Herniated Disc

Let us Understand What is a Disc?

There are 33 vertebrae and 23 discs in spinal column. Disc is situated between upper and lower vertebrae in neck, thorax and lumbar spine.

Disc has inner soft nucleus pulposus oval in shape and outer annulus fibrosus. Nucleus pulposus is soft and lies in the center of the disc and is protected by annular layers of annulus fibrosis. There are no discs in sacrum and coccyx. Normal disc is made up of proteoglycan, collagen and water.

Herniated Disc

What is the Function of the Disc?

Body weight is transmitted through intervertebral disc. Disc functions as a close hydraulic system to absorb the shock of sudden movement and torque. Central nucleus pulposus is the soft jelly like substance which functions as hydraulic system to absorb the pressure and volume changes. Pressure and volume changes may occur often during movements and torques. Thus disc is often identified as shock absorber.

What is the Function of the Disc?

What are the Disc Diseases?

There are several disc diseases causing symptoms like pain. Disc disease includes bulge disc, disc herniation (rupture disc), disc sequestration, disc fragments, degenerative disc disease, foraminal stenosis and spinal stenosis.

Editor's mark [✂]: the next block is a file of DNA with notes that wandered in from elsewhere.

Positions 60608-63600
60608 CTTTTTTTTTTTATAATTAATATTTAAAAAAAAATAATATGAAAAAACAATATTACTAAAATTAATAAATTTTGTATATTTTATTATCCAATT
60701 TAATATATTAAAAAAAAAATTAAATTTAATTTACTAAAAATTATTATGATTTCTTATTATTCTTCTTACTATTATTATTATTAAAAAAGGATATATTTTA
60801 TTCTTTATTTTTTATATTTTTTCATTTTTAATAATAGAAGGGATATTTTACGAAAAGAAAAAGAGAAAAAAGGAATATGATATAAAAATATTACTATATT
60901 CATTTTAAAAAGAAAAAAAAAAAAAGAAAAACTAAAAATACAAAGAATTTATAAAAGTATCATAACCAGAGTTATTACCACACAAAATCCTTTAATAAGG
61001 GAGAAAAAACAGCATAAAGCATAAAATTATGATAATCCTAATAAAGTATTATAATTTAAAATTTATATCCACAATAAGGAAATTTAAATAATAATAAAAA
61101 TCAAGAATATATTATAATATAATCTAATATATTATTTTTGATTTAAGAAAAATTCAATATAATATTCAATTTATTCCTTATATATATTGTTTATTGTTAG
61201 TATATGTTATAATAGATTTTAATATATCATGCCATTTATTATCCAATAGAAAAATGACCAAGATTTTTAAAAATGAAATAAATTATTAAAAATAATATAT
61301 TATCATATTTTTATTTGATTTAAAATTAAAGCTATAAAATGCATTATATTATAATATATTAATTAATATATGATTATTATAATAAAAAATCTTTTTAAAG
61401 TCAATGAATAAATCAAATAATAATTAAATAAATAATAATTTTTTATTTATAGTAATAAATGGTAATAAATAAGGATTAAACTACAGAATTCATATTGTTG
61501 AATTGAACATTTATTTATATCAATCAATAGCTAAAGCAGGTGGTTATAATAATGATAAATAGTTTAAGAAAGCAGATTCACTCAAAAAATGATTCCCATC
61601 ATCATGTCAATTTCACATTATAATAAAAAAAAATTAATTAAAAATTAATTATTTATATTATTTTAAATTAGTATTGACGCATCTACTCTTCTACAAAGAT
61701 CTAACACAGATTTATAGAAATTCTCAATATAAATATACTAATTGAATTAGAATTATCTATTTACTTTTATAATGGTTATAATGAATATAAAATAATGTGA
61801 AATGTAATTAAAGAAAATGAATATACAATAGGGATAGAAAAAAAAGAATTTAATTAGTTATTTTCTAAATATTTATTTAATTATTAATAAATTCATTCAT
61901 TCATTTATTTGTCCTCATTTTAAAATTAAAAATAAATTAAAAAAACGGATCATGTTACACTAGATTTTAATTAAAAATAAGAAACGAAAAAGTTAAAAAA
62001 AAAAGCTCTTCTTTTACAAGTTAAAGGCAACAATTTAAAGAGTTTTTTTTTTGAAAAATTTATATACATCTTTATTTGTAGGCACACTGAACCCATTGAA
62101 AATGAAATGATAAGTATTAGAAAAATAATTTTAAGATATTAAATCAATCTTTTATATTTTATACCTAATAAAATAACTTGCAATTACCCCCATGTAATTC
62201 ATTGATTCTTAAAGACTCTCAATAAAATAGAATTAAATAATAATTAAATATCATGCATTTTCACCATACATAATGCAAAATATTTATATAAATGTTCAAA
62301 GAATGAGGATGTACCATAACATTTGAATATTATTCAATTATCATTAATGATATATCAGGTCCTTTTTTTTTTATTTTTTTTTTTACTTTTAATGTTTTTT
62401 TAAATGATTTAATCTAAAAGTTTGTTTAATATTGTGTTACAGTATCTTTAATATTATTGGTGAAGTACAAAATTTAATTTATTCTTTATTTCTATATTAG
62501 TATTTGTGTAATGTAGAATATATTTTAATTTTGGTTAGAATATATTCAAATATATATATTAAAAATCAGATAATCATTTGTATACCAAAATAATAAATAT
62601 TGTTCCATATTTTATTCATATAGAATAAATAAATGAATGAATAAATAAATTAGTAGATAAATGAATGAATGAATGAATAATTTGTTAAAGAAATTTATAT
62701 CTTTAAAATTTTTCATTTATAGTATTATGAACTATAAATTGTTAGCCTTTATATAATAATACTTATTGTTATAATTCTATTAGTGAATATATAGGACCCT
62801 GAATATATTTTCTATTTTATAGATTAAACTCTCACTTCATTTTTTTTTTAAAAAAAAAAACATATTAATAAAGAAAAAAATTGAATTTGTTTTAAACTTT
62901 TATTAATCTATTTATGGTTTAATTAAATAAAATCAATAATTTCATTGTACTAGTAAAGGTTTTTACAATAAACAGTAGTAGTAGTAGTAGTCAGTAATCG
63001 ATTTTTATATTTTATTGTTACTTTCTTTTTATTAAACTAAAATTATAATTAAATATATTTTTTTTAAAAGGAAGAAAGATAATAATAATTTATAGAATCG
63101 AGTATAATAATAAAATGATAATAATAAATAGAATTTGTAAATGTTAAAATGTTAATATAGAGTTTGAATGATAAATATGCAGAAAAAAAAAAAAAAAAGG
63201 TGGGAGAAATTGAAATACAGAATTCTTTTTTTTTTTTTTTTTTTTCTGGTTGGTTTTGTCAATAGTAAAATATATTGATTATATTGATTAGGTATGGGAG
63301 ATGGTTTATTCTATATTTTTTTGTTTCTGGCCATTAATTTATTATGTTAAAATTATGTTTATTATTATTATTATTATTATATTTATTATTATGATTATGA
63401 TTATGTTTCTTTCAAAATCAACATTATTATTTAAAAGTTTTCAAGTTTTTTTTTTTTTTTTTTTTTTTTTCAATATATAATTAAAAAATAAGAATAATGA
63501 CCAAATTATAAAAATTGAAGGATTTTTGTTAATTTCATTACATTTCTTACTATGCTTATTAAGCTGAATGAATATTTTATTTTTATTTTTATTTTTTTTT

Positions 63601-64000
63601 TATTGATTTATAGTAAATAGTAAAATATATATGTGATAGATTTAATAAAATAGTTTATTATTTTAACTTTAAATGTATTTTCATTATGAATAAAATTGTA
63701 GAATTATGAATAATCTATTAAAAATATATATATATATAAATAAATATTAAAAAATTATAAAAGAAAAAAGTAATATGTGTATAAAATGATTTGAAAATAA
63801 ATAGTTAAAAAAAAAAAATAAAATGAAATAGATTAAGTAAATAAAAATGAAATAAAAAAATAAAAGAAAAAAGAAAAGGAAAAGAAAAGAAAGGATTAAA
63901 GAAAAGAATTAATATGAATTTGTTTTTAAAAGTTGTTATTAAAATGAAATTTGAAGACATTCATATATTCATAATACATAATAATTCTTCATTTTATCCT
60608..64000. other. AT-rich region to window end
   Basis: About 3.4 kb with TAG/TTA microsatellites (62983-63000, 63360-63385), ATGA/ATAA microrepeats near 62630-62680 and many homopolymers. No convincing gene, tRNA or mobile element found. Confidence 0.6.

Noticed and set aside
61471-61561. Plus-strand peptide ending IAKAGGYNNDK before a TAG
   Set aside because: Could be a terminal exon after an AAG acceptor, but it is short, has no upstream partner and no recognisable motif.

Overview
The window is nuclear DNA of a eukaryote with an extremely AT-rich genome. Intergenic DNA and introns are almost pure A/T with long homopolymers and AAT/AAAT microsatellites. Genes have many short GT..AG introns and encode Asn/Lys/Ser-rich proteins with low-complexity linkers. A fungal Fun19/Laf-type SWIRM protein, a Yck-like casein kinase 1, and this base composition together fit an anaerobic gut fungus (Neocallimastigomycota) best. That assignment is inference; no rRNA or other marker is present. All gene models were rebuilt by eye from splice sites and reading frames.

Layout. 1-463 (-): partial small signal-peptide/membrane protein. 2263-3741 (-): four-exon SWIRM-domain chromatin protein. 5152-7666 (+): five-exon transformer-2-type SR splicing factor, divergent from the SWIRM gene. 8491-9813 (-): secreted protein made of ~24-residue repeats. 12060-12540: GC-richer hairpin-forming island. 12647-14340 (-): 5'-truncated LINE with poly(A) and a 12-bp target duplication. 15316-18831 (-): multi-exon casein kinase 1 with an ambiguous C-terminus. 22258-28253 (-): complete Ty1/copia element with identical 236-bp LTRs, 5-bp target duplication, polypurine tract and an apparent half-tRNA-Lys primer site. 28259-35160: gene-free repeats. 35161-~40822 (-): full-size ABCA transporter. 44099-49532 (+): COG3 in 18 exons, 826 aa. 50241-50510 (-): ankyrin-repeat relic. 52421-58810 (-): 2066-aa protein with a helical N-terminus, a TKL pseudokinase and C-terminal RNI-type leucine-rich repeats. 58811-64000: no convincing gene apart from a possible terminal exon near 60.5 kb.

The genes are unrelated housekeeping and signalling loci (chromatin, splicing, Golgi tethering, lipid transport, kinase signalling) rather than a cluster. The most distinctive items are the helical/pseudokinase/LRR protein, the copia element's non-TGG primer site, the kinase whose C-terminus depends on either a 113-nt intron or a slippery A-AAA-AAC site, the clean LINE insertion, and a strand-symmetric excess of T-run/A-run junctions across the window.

What is Disc Herniation?

Nucleus pulposus initially protrudes into annulus fibrosus and pushes annulus fibrosus outward as a bulge called bulge disc. Continuous increased pressure within nucleus pulposus results into tear of annulus fibrosus. Nucleus pulposus now perforate or pierces through the outer layer of annulus fibrosus. Protrusion or herniation through annulus fibrosus beyond outside boundary results in herniated disc. Disc may herniate after spinal fusion surgery causing revision of same symptoms which was surgically treated.

Is Disc Protrusion and Ruptured Disc Same as Disc Herniation?

Yes, there are several terminologies used to described disc herniation. Disc protrusion is the term used to describe bulge disc and herniated disc. Disc protrusion into intact annulus fibrosus causes bulge disc and disc protrusion through ruptured annulus fibrosus is known as disc herniation. Bulge disc and herniated disc are more specific terms used to describe disc pathology. Similarly ruptured disc is also an alternative term used to define herniated disc.